Chris Feeney, recently named president of BITS, the technology and policy division of the Financial Services Roundtable, describes his top cybersecurity priorities, including helping members deal with insider threats.
Sony's 2014 cyber-attack cleanup costs continue to mount. The company reports spending $35 million on remediation as of March, and costs will continue to mount, now that a judge has ruled that a class-action lawsuit by former employees can proceed.
India's burgeoning mobile penetration has led to a massive uptake in app usage. Frenetic development to meet demand has found security ignored. Dhananjay Rokde discusses how this ecosystem functions today.
Wipro has developed a fraud detection model for improved risk management using big data analytics. Can CISOs leverage it to reduce risk, enhance process efficiency and refine fraud detection algorithms?
It's still early days for mobile e-commerce in India, but with the quantum of users increasing exponentially, HDFC Bank's new mobile payments platform may be the direction in which the industry is headed.
Forget attributions of the German parliament malware outbreak to Russia, or Chancellor Angela Merkel's office being "ground zero." The real takeaway is the Bundestag's apparent lack of effective defenses or a breach-response plan.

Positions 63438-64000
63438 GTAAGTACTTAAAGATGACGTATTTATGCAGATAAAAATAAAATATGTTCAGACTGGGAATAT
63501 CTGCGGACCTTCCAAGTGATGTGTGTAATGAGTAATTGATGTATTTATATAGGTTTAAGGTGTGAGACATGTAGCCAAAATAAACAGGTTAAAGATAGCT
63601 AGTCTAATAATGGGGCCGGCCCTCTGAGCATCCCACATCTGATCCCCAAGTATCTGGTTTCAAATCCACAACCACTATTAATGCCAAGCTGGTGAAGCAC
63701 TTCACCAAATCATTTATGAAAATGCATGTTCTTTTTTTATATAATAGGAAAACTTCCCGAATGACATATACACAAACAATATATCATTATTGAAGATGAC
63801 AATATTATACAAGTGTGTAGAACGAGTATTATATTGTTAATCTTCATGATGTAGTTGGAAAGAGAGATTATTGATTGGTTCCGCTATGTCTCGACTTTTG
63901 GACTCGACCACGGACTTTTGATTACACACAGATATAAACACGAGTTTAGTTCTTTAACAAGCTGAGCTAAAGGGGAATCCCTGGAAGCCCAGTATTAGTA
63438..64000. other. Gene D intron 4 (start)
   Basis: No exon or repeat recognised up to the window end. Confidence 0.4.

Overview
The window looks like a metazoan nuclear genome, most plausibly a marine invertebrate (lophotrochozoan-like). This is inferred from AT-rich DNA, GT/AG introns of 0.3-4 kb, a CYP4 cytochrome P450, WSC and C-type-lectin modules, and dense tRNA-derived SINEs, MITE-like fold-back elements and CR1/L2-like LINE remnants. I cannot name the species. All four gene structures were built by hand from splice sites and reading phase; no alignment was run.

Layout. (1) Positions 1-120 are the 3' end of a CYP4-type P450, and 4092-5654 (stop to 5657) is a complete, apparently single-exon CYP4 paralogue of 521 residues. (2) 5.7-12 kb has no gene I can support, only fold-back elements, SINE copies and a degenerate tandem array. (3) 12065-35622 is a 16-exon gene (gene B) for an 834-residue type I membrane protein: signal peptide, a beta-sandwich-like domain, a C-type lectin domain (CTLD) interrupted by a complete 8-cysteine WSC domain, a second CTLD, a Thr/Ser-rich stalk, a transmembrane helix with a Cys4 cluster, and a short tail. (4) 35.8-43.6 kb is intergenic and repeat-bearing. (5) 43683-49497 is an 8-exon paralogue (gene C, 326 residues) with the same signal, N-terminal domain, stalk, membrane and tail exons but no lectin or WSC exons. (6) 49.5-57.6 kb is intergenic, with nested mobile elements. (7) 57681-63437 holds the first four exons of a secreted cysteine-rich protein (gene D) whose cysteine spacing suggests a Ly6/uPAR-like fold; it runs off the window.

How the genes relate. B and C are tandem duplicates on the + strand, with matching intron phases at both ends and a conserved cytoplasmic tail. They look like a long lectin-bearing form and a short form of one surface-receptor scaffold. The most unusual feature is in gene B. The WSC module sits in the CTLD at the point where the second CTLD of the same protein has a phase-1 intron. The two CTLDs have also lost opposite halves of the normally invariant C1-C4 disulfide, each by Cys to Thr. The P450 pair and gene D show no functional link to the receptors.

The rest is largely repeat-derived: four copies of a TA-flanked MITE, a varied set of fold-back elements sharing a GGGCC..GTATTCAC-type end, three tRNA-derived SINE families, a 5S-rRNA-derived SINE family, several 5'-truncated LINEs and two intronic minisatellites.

EdgeWave's Mike Walls, a former bomber pilot who led Navy red teams, says penetration testing is useful in analyzing bits and bytes but not the readiness of operations under attack from cyberspace. Red teams, he says, can analyze the impact on operations.
Encrypted browsing - using HTTPS - helps secure online communications, and Apple says developers must now employ the protocol by default. Likewise, the White House says that by 2017, all federal websites must adopt HTTPS-only policies.
Too few security systems interoperate, which makes it difficult for organizations to block or detect data breaches. But Cisco has an interoperability plan to improve the state of cybersecurity defenses, Chief Security Architect Martin Roesch says.
Kaspersky Lab has discovered a new, advanced persistent threat - inside its own networks. Dubbed Duqu 2.0, the malware has ties to Stuxnet, and was used to target Iranian nuclear negotiations, researchers say.